The Internment Diaries of Mario Sardi

booksIlma Martinuzzi O’Brien will present her most recent book, The Internment Diaries of Mario Sardi, on Wednesday 7 May at 6.30pm at the Museo Italiano, 199 Faraday Street, Carlton 3053. The event will be introduced by Tony Pagliaro. It’s free and will conclude with a Q&A session and book signing. Please signal your intention to attend here or by phone (0393499021).

During the Second World War 4,855 Australian residents of Italian origin were interned under the National Security Act. This represented one-fifth of the total number of Australians of Italian origin. However, seventy years later the internment story is not well remembered except by those families whose loved ones were snatched unexpectedly and imprisoned during the war.

One of them, Mario Sardi, an Italian immigrant from the Isola d’Elba, spent 21 months behind barbed wire, from February 1942 to December 1943, in Loveday Camp 14A, a camp which was especially set up for the detention of Australian resident civilians. This book is the first publication in English of a diary written by an Italian detainee of an internment camp; it records what it was like for civilians to be “captured” because they were Italian, placed in detention thousands of miles from home and held without trial for months and years.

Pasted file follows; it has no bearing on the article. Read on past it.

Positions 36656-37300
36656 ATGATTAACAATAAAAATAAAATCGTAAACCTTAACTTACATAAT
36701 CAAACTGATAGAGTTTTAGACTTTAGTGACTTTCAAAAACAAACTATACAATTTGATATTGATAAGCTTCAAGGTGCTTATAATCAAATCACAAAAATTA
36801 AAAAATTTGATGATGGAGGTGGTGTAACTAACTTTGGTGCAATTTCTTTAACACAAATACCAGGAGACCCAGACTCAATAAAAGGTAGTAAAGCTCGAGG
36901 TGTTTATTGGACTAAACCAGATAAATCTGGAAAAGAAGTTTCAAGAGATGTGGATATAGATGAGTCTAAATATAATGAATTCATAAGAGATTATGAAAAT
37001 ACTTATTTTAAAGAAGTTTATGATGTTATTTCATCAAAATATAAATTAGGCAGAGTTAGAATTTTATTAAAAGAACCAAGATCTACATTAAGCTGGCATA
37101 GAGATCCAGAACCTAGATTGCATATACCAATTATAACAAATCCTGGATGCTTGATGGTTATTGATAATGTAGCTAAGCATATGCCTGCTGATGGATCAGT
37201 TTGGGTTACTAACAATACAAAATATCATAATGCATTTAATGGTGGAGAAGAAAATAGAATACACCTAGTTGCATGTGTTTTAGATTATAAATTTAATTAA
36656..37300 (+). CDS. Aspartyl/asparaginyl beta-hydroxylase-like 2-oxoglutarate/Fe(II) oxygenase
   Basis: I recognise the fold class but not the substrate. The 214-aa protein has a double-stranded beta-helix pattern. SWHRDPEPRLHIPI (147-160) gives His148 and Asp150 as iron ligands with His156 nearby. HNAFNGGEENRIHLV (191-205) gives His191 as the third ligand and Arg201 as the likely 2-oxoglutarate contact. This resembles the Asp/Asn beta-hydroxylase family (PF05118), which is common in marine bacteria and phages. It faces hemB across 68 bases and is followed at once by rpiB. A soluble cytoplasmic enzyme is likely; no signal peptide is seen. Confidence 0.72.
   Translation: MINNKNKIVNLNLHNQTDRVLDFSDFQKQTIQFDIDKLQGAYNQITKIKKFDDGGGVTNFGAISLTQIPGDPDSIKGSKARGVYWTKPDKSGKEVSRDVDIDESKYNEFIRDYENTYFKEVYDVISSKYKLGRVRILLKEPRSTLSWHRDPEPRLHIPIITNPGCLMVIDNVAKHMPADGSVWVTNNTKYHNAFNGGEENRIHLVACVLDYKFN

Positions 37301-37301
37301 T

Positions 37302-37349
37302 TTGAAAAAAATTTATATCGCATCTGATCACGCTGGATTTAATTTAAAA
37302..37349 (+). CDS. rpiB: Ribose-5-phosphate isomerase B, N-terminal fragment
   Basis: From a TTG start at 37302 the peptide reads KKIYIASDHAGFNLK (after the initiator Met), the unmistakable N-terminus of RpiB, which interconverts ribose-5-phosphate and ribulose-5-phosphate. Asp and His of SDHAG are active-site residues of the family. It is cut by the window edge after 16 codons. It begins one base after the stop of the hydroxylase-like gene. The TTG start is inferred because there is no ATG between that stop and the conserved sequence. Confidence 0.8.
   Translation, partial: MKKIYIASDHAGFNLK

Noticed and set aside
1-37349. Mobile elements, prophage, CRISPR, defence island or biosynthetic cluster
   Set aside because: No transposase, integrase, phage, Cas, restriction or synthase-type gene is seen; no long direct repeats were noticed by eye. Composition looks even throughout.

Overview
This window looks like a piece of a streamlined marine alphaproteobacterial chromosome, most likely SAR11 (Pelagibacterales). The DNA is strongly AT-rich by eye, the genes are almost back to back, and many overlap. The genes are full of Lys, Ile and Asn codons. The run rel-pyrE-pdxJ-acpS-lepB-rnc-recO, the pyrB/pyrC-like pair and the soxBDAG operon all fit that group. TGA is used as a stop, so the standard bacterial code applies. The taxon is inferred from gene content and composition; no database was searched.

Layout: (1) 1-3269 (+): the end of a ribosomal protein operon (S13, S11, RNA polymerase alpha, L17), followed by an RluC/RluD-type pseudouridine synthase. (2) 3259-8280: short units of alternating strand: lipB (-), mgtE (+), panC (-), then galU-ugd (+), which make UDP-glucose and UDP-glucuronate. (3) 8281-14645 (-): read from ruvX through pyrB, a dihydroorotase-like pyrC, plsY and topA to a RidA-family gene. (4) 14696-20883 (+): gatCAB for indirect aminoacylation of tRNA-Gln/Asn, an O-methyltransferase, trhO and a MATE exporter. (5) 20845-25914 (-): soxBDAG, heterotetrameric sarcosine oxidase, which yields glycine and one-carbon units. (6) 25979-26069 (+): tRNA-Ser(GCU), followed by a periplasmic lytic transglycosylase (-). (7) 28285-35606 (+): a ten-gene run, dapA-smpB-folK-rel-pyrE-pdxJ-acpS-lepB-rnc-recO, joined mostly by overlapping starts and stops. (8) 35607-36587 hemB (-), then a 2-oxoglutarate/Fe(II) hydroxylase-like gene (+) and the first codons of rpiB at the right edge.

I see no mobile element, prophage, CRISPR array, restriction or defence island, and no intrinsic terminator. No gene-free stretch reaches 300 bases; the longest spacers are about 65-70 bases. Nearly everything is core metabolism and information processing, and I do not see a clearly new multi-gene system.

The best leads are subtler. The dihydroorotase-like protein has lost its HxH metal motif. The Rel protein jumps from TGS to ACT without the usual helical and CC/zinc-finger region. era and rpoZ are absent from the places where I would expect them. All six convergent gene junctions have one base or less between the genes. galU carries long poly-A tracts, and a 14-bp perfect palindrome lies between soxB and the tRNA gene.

The diary has been set in the context of the war and Australian society by Melbourne historian and academic Ilma Martinuzzi O’Brien, who has included details taken from official records relating to many of those mentioned in the diary. Material from their dossiers gives the information used for their capture, and in many cases reveals the arbitrary and unfair grounds for their detention. These internees were all legitimate and accepted immigrants, and about a quarter of them had become naturalized British subjects, and some were even Australian-born. Yet despite the difficult treatment they received, after the war they resumed their lives and went on to make an important contribution to Australian life.

About the author:

Dr Ilma Martinuzzi O’Brien is an Honorary Research Associate in the School of Historical and European Studies at La Trobe University. She was Director of the Co.As.It. Italian Historical Society from 1987 to 1993 where she curated the national Bicentennial exhibition Australia’s Italians 1799-1988 and also co-curated Bridging Two Worlds: Jews and Italians for the Museum of Victoria. She has published widely on internments in Australia during WWII, including a chapter in The Great Mistakes of Australian History (UNSW Press) on internments from Innisfail in a volume published by the National Museum of Australia. She co-edited Italian Pioneers in the Innisfail District (2003) and Under Suspicion: Citizenship and Internment in Australia during WWII (2009).

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